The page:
Voting technology and security has never been more critical than in the run-up to the 2016 presidential election. States, cities and counties with outdated voting technology are increasingly running the risk of counting their constituents' votes incorrectly. And government agencies are dealing with an unprecedented wave of cyber crime, one area of which has been attempts from hackers to hijack confidential voter registration information.

Already, at least two states have reported cyber attacks that compromised voter information. The FBI issued an alert bulletin in August advising state agencies to take special precautions with their election databases, following breaches of voter registration databases in Illinois and Arizona.

25% increase in Awards for Electronic Voting Machines in the last year - Onvia

Government agencies – not just states, but cities and counties as well – are addressing this in two ways. They are looking to upgrade their voting systems with up-to-date technology, and are implementing cyber security measures to make sure the voter information of their citizens remains secure.

Outdated Electronic Voting Systems Need Upgrades

Government agency officials are looking for modern and creative solutions to ensure their voting systems are updated, secure and accurate.

Voter information could be compromised either this election, or during an election in the future, by agencies that aren’t already planning to implement cyber security protection. That’s why the City of Philadelphia, the State of New York and Cook County in Illinois have all recently set aside millions of dollars to address voting technology.

The voting system market is one that has been dominated by two vendors in particular - Election Systems & Software and Dominion Voting Systems. In Onvia’s comprehensive database of government contracts, 41% of awards for electronic voting systems were won by one of those two companies. Additionally, the two combined to win 11 of the 20 contracts with the highest award value.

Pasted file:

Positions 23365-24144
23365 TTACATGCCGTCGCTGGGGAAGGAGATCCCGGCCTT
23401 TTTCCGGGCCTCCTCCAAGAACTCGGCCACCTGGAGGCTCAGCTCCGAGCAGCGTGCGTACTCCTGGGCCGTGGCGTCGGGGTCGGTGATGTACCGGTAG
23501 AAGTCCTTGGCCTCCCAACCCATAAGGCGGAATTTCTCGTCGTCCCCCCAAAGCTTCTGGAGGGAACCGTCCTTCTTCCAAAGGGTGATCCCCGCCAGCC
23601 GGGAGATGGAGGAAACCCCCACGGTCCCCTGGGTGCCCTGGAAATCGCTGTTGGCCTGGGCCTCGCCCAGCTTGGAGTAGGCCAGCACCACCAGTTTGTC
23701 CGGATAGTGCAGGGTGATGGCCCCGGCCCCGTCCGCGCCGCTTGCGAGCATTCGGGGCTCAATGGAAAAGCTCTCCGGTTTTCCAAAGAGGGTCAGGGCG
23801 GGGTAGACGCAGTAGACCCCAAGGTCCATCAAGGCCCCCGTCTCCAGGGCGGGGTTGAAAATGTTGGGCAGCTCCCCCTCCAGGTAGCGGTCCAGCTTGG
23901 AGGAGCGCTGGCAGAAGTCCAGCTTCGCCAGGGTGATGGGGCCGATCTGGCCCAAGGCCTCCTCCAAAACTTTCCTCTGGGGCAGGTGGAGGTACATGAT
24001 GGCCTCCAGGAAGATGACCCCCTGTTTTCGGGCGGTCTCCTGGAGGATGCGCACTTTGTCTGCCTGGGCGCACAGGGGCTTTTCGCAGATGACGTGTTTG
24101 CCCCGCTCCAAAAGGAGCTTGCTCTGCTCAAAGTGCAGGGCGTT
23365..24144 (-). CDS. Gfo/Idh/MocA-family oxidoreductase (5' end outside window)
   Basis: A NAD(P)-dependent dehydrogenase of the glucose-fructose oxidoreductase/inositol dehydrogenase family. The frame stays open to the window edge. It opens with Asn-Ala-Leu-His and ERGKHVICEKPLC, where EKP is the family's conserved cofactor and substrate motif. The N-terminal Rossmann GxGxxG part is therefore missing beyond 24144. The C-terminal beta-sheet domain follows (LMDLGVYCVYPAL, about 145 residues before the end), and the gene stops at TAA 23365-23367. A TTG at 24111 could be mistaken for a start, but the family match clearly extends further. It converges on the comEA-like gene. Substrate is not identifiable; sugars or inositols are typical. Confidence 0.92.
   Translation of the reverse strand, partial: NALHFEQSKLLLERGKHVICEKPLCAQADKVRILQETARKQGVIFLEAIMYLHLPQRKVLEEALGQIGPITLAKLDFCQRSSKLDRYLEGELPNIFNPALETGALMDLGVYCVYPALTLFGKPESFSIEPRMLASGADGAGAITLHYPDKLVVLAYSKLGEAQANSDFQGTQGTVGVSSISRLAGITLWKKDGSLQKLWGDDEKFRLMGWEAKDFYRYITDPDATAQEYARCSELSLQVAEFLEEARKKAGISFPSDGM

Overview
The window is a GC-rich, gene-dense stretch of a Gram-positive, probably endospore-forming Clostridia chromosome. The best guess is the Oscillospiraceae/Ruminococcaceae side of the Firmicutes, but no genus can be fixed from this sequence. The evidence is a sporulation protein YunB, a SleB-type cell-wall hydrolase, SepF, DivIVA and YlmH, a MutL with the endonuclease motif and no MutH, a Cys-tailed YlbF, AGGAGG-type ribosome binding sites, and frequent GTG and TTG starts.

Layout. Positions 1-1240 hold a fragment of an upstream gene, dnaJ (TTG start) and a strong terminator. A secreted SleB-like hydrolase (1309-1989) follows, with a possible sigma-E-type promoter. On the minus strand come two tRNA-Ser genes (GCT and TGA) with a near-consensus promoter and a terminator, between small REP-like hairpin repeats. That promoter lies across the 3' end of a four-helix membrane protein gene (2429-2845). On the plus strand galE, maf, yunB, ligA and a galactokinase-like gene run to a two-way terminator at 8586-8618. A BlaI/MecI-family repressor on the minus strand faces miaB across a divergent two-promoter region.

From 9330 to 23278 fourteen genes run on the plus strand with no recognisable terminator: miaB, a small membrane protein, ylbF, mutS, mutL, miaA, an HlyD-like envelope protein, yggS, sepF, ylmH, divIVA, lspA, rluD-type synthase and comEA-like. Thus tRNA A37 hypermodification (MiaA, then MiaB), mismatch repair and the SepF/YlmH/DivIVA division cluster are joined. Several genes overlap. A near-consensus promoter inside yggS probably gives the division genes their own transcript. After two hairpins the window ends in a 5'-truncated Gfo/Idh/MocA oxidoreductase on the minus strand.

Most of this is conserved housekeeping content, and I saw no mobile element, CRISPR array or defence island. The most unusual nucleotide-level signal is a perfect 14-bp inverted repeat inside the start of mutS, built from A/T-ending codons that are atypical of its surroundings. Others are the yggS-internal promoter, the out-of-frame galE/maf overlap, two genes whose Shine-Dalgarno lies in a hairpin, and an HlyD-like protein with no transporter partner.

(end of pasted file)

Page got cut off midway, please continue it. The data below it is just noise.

Top Awarded Vendors for Electronic Voting Systems - Onvia

The largest awards are typically found at the state level, like a recent contract with the State of Arkansas for a statewide integrated voting system, awarded to Election Systems & Software for nearly $30 million. But contracts of all sizes are available from smaller county and city government agencies.

Cyber Security Helps Protect Voter Information

The state of Georgia uses older vote tabulation machines that are only certified to run on Windows 2000. Since Microsoft stopped supporting that software several years ago, the machines are more vulnerable to potential cyber attacks.

Most experts agree that cases like this, or the recent cyber attacks in Arizona and Illinois, don’t mean that elections are at risk of being rigged or altered by a malevolent third-party. “It's not a straightforward thing,” said University of North Carolina professor Zeynep Tufekci, “In the sense that the doomsday scenario where some foreign power or some domestic player hacks all [voting systems], because the election machines we have are a patchwork of different systems.”

But agencies still need to make sure their systems are fully protected to maintain civic trust in the voting system. Since agencies have become more likely to allocate funding for building up their cyber security strategies, this signals an opportunity for cyber security vendors to win business.

It’s important to protect the information, protect it from any tampering, anything that could cause disruption, or basically even just cause more work for election officials.

Pamela Smith, President of Verified Voting

Onvia’s research on cyber security opportunities for states, counties and cities shows that these contracts typically don’t focus specifically on voter information security, but rather as a part of a comprehensive cyber defense strategy. Projects for cyber security in this area often include text like “data security” or “threat/vulnerability assessment and plan.”

The conversation over election security is not one likely to end soon, and may be elevated even further with a proposed bill that would classify voting systems as critical infrastructure. Government agencies will likely continue to make improvements to their electronic voting systems and voter information security for years to come.

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